When April and I decided to move in to a fresh new apartment for our cohabitation experiment in April, we decided to “whittle down” our fleet of bicycles. This was a “crucial” “sacrifice” since the apartment is small and neither of us wanted to store bikes outside, etc. I was up to three (aughts Surly Long Haul Trucker, 70’s Univega Safari road bike converted to 3-speed with large Wald basket, and a 70’s Centurion Super Le Mans road bike converted to single-speed.) April was up to three as well. April decided to give up her beloved Carabella mixte since she cannibalized it to make her Miyata 210 workable. I opted to sell the Univega since I barely used the unwieldy beast since I built up the Centurion.
So we were down to two each. And that lasted until November.
First to break was April, who found a sweet 90’s Novarra Randonee that was a better fit, size-wise, than the Miyata.
And then, through the magic of Craigslist, I found this baby:
A Worksman Cycle Truck! I’ve been fascinated by these bikes since the first time I saw one on Hawthorne many years ago. It’s the original, American “cargo” bike that has been in production since before World War II. The design and concept hasn’t changed: a heavy duty cruiser style frame, with a 26″ rear wheel. The basket sits on a platform connected to the frame, not front fork, so the front wheel can move independently of the basket and the basket can hold more weight (up to 150 pounds, so I’ve been told!) The front wheel is only 20″ with motorcycle-gauge spokes, so there’s more room for the front basket. These are the same bikes seen delivering pizzas around New York City (with a specialized pizza rack in front instead of the basket.)
Schwinn made a highly-collectible version of the Cycle Truck from approx. 1938-68, as did some other American (and British!) bicycle makers. Worksman is the only American company* that has been making them continuously since the Interwar years. You can go to their website and buy a brand new one, the design the same as it always has. Worksman doesn’t have the cache that Schwinn does, but that means their cycle truck is cheaper to find used.
And what a bike it is! It can definitely handle a good load in the front. It is not a light and nimble bike by any means (this won’t become my regular commuter any time soon), but it’s a cargo bike! It doesn’t have to be! And it’s a bit better at climbing hills due to the time and generosity of Roger Noehren, who installed a 3-speed coaster brake wheel on the rear (the base model is only a single-speed coaster brake. A front drum (hub) brake is another add-on option that I will pursue.) I’ve always wanted a cargo bike, and this is the most inexpensive option besides an Xtracycle conversion.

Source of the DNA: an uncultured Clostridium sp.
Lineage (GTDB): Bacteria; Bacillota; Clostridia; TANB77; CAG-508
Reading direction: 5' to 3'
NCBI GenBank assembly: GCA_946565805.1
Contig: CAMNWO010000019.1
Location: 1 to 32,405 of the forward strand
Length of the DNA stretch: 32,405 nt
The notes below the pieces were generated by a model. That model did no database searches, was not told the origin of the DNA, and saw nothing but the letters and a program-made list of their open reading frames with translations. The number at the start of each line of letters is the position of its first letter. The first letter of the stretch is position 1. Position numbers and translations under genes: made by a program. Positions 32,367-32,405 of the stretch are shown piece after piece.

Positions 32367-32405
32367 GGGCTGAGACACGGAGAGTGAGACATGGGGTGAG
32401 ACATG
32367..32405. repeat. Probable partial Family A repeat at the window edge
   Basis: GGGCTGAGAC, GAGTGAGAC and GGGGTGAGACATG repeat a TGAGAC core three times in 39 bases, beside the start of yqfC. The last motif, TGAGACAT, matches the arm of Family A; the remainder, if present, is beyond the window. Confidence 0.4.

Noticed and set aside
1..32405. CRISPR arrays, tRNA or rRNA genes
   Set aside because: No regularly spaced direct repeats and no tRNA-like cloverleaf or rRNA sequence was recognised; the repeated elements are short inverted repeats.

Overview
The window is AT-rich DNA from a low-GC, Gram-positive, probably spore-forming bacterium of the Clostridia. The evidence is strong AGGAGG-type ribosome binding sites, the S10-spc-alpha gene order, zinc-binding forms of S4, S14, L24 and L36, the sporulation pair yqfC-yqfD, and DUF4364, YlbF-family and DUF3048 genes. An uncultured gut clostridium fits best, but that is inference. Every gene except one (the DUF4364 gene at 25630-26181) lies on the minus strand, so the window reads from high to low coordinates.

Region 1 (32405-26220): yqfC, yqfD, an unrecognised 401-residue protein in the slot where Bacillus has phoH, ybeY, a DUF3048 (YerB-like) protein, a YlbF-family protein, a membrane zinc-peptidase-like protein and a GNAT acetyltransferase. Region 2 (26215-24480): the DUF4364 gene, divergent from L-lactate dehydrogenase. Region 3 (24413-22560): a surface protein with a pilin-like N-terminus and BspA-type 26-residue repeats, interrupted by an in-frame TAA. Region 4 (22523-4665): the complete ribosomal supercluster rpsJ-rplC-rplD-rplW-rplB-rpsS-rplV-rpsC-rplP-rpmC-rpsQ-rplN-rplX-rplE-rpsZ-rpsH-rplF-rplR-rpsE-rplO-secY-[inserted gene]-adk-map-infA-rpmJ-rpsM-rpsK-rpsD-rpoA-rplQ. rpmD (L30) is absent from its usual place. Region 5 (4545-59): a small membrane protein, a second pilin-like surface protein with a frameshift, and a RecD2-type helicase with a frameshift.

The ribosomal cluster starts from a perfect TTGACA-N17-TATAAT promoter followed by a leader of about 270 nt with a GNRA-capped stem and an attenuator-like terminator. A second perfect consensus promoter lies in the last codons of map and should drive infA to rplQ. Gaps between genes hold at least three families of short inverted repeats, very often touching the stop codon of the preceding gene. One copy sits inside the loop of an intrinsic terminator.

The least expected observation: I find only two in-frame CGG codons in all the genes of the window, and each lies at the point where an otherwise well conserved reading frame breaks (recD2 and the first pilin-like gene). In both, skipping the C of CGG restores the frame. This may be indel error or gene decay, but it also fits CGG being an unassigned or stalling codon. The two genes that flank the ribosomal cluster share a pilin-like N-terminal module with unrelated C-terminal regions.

To test out its awesomeness, April and I mad a pilgrimage to the big box store one goes to when you need to furnish your apartment: IKEA. The bike loaded up well, and didn’t do too shabby on the long hill on the I-205 bike path between Maywood Park and Gateway.
(The Cycle Truck is also useful for carrying April around if I need to.)
And because I’m insane, I decided to get YET ANOTHER BIKE (yes, this brings the count up to four!) I found this Raleigh Wayfarer on Ye Olde Craigslist for a sweet $30:
It’s a classic British 3-speed, and I’ve been looking for an affordable one for a while. The Raleigh Sports is the most common model found, but the Wayfarer is a rarity. In fact, internet info is scant (yes, I’ve looked at Sheldon Brown) and my British bike expert friends are scratching their heads. We’re guessing that it’s an early ’70’s vintage, the last gasp of the classic three-speed before the 10-speed replaced it in our collective hearts and minds.
It’s definitely a “project bike” that will take some restoration effort. The bike is remedially rideable right now, but the hub needs work, cables/housing replaced, tires replaced, paint touched up, etc. (And that hideous 70’s white saddle is out!) But once it’s done, it’ll be a fun addition to the stable.
(The herons! The herons!)
(The Sturmey-Archer! The Sturmey-Archer!)
Now I just have to find time to ride all these bikes, let alone where to put them all…
*Portland framebuilder Joseph Ahearne has been making a new Cycle Truck since 2009 that is a more modern update on the Schwinn/Worksman design.